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results and performance of world bank group, rap 2017
This year's report focuses on selected questions related to the contribution of the WBG to environmental sustainability.This year's report focuses on selected questions related to the contribution of the WBG to environmental sustainability.

Burkina Faso, Ghana and Mali: West Africa Transport and Transit Facilitation Project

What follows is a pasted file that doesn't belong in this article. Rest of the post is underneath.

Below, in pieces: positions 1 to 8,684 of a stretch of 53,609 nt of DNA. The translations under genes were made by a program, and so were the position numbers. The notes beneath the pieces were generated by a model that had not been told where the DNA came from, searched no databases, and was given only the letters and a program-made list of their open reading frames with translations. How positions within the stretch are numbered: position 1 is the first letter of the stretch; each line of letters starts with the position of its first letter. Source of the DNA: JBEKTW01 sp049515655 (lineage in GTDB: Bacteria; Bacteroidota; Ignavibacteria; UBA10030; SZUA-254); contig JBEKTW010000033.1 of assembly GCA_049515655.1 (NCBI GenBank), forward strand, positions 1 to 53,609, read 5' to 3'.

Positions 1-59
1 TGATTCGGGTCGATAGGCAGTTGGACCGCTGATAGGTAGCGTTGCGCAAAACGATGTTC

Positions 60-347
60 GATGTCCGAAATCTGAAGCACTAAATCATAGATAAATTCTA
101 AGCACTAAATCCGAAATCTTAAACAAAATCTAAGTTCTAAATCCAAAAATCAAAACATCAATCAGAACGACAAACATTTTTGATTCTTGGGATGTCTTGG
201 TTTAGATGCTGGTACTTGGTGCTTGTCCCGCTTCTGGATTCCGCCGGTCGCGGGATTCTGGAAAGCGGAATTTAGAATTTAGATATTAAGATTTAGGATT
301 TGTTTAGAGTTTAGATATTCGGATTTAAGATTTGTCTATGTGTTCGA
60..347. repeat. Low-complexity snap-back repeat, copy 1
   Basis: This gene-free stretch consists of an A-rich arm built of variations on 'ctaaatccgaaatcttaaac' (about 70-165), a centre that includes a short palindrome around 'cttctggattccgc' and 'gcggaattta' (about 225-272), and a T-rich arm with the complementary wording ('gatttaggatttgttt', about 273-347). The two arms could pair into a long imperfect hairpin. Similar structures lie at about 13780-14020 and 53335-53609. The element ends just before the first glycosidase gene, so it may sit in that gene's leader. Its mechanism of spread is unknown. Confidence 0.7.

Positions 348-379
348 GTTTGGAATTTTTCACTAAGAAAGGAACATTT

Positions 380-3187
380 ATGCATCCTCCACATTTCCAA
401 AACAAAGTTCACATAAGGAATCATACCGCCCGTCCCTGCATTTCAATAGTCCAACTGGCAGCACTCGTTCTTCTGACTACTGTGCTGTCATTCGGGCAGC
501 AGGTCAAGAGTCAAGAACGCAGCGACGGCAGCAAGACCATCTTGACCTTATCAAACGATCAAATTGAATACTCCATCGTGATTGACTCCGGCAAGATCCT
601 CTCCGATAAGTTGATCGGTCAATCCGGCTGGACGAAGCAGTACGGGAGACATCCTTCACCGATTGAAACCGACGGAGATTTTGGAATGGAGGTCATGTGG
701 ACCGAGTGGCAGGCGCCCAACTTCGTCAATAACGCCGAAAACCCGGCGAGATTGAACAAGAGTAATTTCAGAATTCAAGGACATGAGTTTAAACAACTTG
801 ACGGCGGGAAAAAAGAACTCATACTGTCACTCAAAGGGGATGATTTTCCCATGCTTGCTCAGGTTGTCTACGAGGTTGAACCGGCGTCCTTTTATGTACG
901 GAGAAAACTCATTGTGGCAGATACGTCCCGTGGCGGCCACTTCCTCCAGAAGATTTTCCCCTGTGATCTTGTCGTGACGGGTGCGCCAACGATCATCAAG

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This Project Performance Assessment Report (PPAR) assesses the development effectiveness of the West Africa Transport and Transit Facilitation Project implemented in three countries: Burkina Faso, Ghana, and Mali. The project was approved on June 19, 2008, for a cost of US$197.2 million, with an International Development Association (IDA) credit of US$190 million. The project cost at completion Show MoreThis Project Performance Assessment Report (PPAR) assesses the development effectiveness of the West Africa Transport and Transit Facilitation Project implemented in three countries: Burkina Faso, Ghana, and Mali. The project was approved on June 19, 2008, for a cost of US$197.2 million, with an International Development Association (IDA) credit of US$190 million. The project cost at completion was US$180.87 million, with US$173.5 million of the IDA credit being utilized. The project was closed on June 30, 2015, with a delay of fifteen months due to delays in release of counterpart funding from the Government of Ghana and suspension of works in Mali (for about 11 months) in the aftermath of the political crisis in March 2012. Landlocked economies are disadvantaged by costly and unreliable transport and transit processes. For example, transport and transit costs for countries such as Burkina Faso, Mali, and Niger are up to 50 percent higher than for countries with direct sea access. Historically, the Abidjan-Ouagadougou-Bamako Corridor was the main sea access corridor for both Burkina Faso and Mali. However, because of the deteriorating security situation in Côte d'Ivoire, there was an urgent need to seek alternative access to ports for the landlocked countries of Burkina Faso and Mali. Ratings for the West Africa Transport and Transit Facilitation Project are as follows: Outcome is moderately satisfactory, Risk to development outcome is substantial, Bank performance is moderately satisfactory, and Borrower performance is moderately satisfactory. Lesson from the project include: (i) A regional approach to implement road rehabilitation works along strategic corridors can enhance the benefits particularly for the landlocked countries by linking them to gateway ports. (ii) It is important to have strong upstream analytical work and technical assistance for regional trade facilitation reforms so that countries can agree early on the technical details of institutional reforms. (iii) When the projects involve Regional Economic Communities (REC), it is important to assess and cover RECs’ funding needs for project coordination and implementation so that they can carry out this function effectively. (iv) The World Bank’s current single-country business model makes it challenging to implement regional projects.